I am so woefully behind in my blogging that I am only now getting around to subjects that weeks or months old! However, if the thought has survived rattling around in my head all this time, I suppose it deserves recording.

532f31451379d1442812bd08_mad-men-7-full-cast-tableauLike many people, I was happy with the final episode of Mad Men‘s demi-season. Don survived a plot against him, enriched his partners, relocated his rapport with Peggy, and signed off with Megan sadly but maturely. Roger asserted himself. Bert Cooper signed off with a song. Neil Armstrong walked on the moon. Don, Peggy and Pete ended the show as the model workplace family, sharing dinner at Burger Chef. What could go wrong?

Well, given that Matthew Weiner has to bring everybody back for another half season, the answer, potentially, is a lot. One could see the series ending on a lift of sorts, but I don’t think that would appeal to Professor Weiner’s view of that era. One senses a tragedy in the offing. Sally swept up in drugs, or a Kent State-like shooting? Megan meeting Manson on the wrong side of a blade? I kind of doubt it. Peggy and Joan on the upswing? Yes, incrementally. The only fate I feel I see for sure is that of Pete Campbell, who I believe is destined for a significant post at the Committee to Re-Elect the President. As for Don? It’s hard to say. What happened to America after the sixties?


Mad-Men-Season-6-350x241As an early and excited fan of Mad Men (Okay, I realize that this doesn’t make me the first man on the moon, but I was there), it saddens me to say that I was pretty disappointed in this past season. I know others disagree–Troy Patterson in Slate called it the show’s best season ever–but I felt let down.

When Mad Men debuted, among the many things that was so brilliant the show was who the show was about–though set in 1960, it was about us. It was about us in two ways: first, it showed the birth of what may be called `our era’–the birth of a fully integrated America, the birth of women in the work force, the birth of a sexually freer country, the birth of more psychologically aware country. Second, it was about us, the people who were living in the first years of the 21st century, the years when the good days were ending and a crack-up loomed over the horizon. The show, of course, was about other things, notably the tortured soul of Don Draper. But lets face it: there’s only so much tortured soul crap we take from our friends and loved ones, and I believe I speak for most of us when say that my tolerance for it among my favorite fictional characters is even less. Megan Draper may have to put up with Don coming home ever night half in the bag, but I don’t, not unless he and Roger Sterling and Freddie Rumson have gone to an after-hours gambling joint and punched Jimmy Barrett in the jaw first. That’s the Don I like, the Don who, however deplorable, is always able to out wit the Ducks on the world.

In this season, set in 1968, Matthew Weiner and his creative team treated all these imperatives with a lot of literalness. We followed Don into a season-long descent into alienation, witnessing a sadistic relationshipo with his mistress, general meanness to his colleagues, neglect of his his wife and children (what’s new?) and a trip to the drunk tank, although in the final episode we were given a flickering indication that a turnaround might be in order. We also experienced the turbulent events of 1968 with at once a surface literalness (seeing the riots on TV) and a theatrical surrealism, like the elderly black woman thief or the Chevy account as Mad Men‘s Vietnam (see Slate‘s very smart deconstruction). This is an exercise in not very entertaining intellectual masturbation, a dog whistle that went over most of the audience’s head. Weiner, moreover, began to repeat himself, with another mysterious liar in Bob Benson and another Pete Campbell parent being lost in transit. Would it have been a challenge for one of the characters to have been caught up in street turmoil at Columbia or the Chicago convention? Almost certainly–you see things like that all time in inferior programs so frequently that it becomes a cliche. But presented with the challenge to elevate this moment, the writers punted. The reality of the era was played for decoration, for surfaces. Abe’s radicalism was revealed to be careerism, a bourgois boomer wrapped in a lefty taco. Ginzberg and Rizzo and Megan were shown to be liberals with no bottom. Megan spouted anit-war bromides, but never did anything. The attitudes were a superficial as the buttons pinned to Glenn’s pea coat. None of them went to a rally, none of them went to a meeting, none of them did any pro bono work, none of them marched. But some of those people would have. During the whole year, Betty was the only who actually saw something face to face. This was a huge swing and a miss for what had been the Mantle of TV shows.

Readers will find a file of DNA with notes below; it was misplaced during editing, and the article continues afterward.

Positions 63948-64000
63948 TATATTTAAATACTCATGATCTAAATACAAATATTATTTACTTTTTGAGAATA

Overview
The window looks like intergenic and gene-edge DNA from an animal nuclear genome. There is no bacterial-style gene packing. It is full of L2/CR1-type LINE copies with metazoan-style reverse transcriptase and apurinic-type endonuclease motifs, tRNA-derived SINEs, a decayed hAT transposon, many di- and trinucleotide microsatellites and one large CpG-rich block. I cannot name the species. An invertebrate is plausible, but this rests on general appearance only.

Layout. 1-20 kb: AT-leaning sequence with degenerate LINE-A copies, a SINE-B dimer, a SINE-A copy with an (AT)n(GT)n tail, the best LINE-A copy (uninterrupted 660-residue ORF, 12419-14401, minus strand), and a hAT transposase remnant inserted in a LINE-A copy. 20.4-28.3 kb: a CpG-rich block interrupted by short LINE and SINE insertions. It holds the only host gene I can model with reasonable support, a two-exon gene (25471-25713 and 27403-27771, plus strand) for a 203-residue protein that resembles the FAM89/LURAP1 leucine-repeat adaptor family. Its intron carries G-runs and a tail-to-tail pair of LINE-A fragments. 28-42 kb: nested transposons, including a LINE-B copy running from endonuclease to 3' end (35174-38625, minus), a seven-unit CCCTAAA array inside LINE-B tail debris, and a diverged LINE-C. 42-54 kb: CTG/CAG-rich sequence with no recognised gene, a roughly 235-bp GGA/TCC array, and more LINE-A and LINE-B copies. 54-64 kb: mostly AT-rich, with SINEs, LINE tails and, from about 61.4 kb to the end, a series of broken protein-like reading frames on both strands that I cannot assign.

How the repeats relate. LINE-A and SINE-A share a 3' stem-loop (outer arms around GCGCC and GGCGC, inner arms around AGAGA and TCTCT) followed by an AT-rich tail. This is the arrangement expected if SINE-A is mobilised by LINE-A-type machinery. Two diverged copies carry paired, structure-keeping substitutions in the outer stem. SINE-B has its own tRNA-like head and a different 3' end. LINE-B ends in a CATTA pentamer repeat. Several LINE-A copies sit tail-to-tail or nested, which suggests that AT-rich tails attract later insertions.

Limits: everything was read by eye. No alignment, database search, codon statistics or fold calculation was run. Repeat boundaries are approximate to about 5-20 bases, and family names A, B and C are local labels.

By the way, what ever happened to Mad Men‘s Republicans? I was delighted to see that in the final episode, the bar where Don met the evangelist had for some reason two political posters hanging on the wall: a vintage Nixon’s the One poster, and one for Roy Goodman, who was the Republcan state senator for the Upper East Side of Manhattan from 1969 to 2002, a liberal Rockefeller Republican whose kind we just don’t see anymore. I thought that one of the most original Mad Men insights was that Cooper and Sterling were Republicans, that the firm worked for Nixon in 1960, that Bert Cooper was part of old money, board-sitting Manhattan Republican establishment. The advent of Henry Francis kept this going. but as the show lost interest in Betty it lost interest in Henry, and a whole fruitful dramatic path was back-burnered. Remember, we think of the sixties as a period when things went to hell, but they didn’t go to hell for everybody: Nixon won, and he won with the help of Haldeman and Ehrlihman and Roger Ailes and Ron Ziegler, all of them products of the Mad Men milieu. I’m sorry Weiner has let this story line slacken. I had hoped that by the end of the final season, as 1969 drew to a close, we would be seeing Pete Campbell taking the first steps that would eventually lead him to his indictment in the Watergate conspiracy.